He grew up in the small Mediterranean coastal town of Ashqelon, an hour south — “and a lifetime away” — from Tel Aviv. The son of a factory-worker father and stay-at-home mother, he was a film-obsessed teen. Henry and Mazal Zvulun’s boy would record classic movies off the TV on VHS tapes that he’d replay over and over. He also would queue up at local cinemas to catch current fare (Coppola, Scorsese, Allen) and international revivals (Kurosawa, Bergman, Fellini). A big influence in these growing-up years was his uncle, Israeli filmmaker-animator Baruch Zevulon.
The teen, who was starting to deepen his appreciation of opera as well, had what he described as a mind-blowing experience when he took in Bergman’s 1975 film adaption of “The Magic Flute.” This perfect union of opera and celluloid opened him to the visual possibilities that could enhance all that powerful singing. Soon after, he saw his first live opera.
“That was it,” he recalled. “I knew immediately that that’s the route I was going to pursue.”
Cinema continues to inform Zvulun’s highly visual, multimedia opera work today, and he was tickled when The New York Times praised his “Felliniesque” touch in a review of the Puccini comedy “Gianni Schicchi” at Juilliard Opera in 2011.
But before he could pursue opera studies, Zvulun, 18, entered the Israeli Army in 1994 and trained as a medic.
Asked about his three years of service, Zvulun turned uncharacteristically quiet and solemn. He prefers to keep those memories private.
While in the Army, though, he considered pursuing a path in medicine.
“I had a side of the brain that was geared toward chemistry and biology and was highly interested in that, and then I had another part that was highly interested in theater and music and cinema,” he recalled. “When I finally got out of the army, it was like, ‘Oh yeah, I know what it is — I want to live.’”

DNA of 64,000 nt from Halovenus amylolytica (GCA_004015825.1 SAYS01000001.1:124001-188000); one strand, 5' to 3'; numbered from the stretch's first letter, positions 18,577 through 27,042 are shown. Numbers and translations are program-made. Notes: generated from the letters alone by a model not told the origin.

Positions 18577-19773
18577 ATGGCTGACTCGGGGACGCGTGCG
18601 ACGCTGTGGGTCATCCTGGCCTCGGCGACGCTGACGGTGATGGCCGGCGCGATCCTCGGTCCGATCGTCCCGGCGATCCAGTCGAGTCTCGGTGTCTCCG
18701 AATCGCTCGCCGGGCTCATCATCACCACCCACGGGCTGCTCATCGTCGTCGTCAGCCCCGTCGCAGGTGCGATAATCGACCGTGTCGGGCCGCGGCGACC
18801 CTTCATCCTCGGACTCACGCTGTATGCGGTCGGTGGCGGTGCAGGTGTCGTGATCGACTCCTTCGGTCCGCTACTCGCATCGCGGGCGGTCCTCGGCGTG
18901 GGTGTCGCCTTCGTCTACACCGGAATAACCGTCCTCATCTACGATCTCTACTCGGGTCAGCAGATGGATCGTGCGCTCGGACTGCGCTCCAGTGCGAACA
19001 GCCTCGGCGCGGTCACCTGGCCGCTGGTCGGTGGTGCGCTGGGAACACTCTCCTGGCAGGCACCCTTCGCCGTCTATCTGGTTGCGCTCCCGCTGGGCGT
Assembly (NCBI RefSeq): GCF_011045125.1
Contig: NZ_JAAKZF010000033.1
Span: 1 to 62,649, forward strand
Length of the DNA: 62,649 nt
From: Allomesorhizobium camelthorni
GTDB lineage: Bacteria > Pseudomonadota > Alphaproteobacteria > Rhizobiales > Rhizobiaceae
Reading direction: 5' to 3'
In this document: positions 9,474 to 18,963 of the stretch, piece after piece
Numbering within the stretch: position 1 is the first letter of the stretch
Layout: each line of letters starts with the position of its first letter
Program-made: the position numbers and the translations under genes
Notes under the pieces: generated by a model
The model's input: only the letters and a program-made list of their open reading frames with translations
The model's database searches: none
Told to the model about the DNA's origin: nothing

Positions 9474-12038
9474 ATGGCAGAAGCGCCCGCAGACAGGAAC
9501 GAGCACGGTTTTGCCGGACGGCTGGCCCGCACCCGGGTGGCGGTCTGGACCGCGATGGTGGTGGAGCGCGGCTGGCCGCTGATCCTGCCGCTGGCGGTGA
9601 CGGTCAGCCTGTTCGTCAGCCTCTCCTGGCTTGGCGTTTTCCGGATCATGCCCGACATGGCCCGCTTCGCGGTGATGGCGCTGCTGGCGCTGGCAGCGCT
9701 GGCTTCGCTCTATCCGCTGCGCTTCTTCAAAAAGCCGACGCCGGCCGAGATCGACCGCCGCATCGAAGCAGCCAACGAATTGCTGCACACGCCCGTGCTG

In other words, opera won out. He studied arts at Tel Aviv’s Open University and, while still a student, began working his way up from the bottom at The Israeli Opera. In 2001, he moved to the U.S. as a visiting scholar at Boston University.
“My parents were very excited about the medical path, as good Jewish parents would,” Zvulun recalled. “And let’s say that they were not too excited about me a.) not pursuing medicine; and b.) leaving Israel for so many years; and c.) pursuing something that they were unfamiliar with — until they came (to the U.S.) to visit. And when they did, they were blown away and thought that this was the right thing for me to do, and they’ve been very supportive.”
His first big break came at Seattle Opera, where he was hired as a resident assistant director for the 2006-07 season, having what he termed an “All About Eve” experience before his first show. The director of “Der Rosenkavalier” was let go before opening night and Zvulun was pressed into service.
His good work led to a call from the Metropolitan Opera, where he has worked every season since 2007-08, and The Atlanta Opera, for which he debuted as director of “Flying Dutchman” in 2009.
Four years later, The Atlanta Opera is his company to run.
He’s taking over an enterprise that went the entire 2012-13 season without a full-time leader after Dennis Hanthorn, the general director for eight years, and his board parted ways.
The reason for Hanthorn’s abrupt departure was never made public, but apparently was over programming choices. Shortly following his exit, William Tucker, now board chairman, called the city’s tastes “traditional” and spoke of wanting the company to produce “works that Atlanta grasps, and typically that’s the top 30 pieces in the global opera repertory.”
That would sound like the equivalent of a creative straight jacket for Zvulun, who has a knack for bringing fresh life to opera’s warhorses while also being a proponent of 21st century composers (including Jake Heggie, Kevin Puts and Osvaldo Golijov).